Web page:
The creature shuffled through the forest, leaving slick, sickly puddles of slime on the fallen leaves. It had lived for many long days and nights undisturbed by man, sensed only in the darkest recesses of man’s nightmares. But not even monsters can exist forever, and this Lovecraft-esque abomination had reached the end of its path.
Using its last remaining strength, the eldritch thing raised what functioned as a head to the dappled canopy above and let out a low, guttural moan that silenced the forest. The crickets and moths watched, but said nothing, as the thing staggered once and then tumbled to the spongy ground. Its death was as horrifying as its life, and even years later nothing would grow in the spoiled earth where the monster fell.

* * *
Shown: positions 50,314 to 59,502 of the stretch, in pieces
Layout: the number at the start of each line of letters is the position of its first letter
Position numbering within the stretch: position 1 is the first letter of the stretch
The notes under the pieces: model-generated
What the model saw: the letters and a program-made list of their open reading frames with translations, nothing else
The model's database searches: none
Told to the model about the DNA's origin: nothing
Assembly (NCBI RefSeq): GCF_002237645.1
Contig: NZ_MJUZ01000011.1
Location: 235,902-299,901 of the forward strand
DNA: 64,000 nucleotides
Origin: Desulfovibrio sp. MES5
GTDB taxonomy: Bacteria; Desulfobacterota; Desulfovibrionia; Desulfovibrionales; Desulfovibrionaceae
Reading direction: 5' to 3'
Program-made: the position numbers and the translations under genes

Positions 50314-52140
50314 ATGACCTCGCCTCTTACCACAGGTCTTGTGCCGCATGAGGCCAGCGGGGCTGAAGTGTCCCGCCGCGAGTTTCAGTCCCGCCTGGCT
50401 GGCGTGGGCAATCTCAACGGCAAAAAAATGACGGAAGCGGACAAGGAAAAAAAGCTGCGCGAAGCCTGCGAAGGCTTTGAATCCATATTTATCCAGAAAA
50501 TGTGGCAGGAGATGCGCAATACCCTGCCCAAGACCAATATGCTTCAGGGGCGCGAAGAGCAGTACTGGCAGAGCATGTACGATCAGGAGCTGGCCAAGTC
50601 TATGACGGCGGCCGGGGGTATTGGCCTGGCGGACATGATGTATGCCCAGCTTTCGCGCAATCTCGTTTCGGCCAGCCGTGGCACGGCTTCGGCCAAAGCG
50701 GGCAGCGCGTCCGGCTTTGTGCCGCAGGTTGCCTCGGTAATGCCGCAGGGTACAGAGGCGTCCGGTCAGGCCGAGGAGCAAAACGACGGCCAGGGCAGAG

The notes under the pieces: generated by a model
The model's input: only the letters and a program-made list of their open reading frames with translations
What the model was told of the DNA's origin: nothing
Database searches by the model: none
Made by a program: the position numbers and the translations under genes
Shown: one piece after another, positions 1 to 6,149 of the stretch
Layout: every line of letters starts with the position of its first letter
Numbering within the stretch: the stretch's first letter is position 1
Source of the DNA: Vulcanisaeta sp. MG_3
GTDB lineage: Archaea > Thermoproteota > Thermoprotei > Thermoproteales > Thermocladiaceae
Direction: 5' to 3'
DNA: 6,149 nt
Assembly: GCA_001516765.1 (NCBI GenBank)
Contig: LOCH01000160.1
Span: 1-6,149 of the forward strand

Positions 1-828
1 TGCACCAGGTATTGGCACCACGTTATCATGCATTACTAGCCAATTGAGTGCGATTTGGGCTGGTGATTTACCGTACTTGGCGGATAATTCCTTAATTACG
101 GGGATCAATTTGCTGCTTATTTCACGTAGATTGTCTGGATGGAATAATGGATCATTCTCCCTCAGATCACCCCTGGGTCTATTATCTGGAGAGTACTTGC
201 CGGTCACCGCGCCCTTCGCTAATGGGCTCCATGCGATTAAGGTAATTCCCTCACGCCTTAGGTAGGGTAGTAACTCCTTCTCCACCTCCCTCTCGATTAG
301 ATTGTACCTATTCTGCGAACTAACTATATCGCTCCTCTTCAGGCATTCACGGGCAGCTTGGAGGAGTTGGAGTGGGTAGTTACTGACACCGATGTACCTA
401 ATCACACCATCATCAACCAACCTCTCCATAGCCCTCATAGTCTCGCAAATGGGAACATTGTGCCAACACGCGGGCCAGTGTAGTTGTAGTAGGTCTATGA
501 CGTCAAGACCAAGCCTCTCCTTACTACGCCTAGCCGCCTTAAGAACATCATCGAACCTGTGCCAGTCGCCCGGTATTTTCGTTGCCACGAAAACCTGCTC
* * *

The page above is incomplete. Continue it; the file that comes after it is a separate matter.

In the hours and days that followed there wasn’t so much normal breakdown and decay as there was an oily putrification, the horror’s body becoming a stygian bog of steaming otherworldy humors. No crow dared approach, no opportunistic coyote neared. Maggots, finding themselves sufficiently gagged, gave the whole mess a wide berth. None would venture close.
And then my damn dog discovered and rolled in it.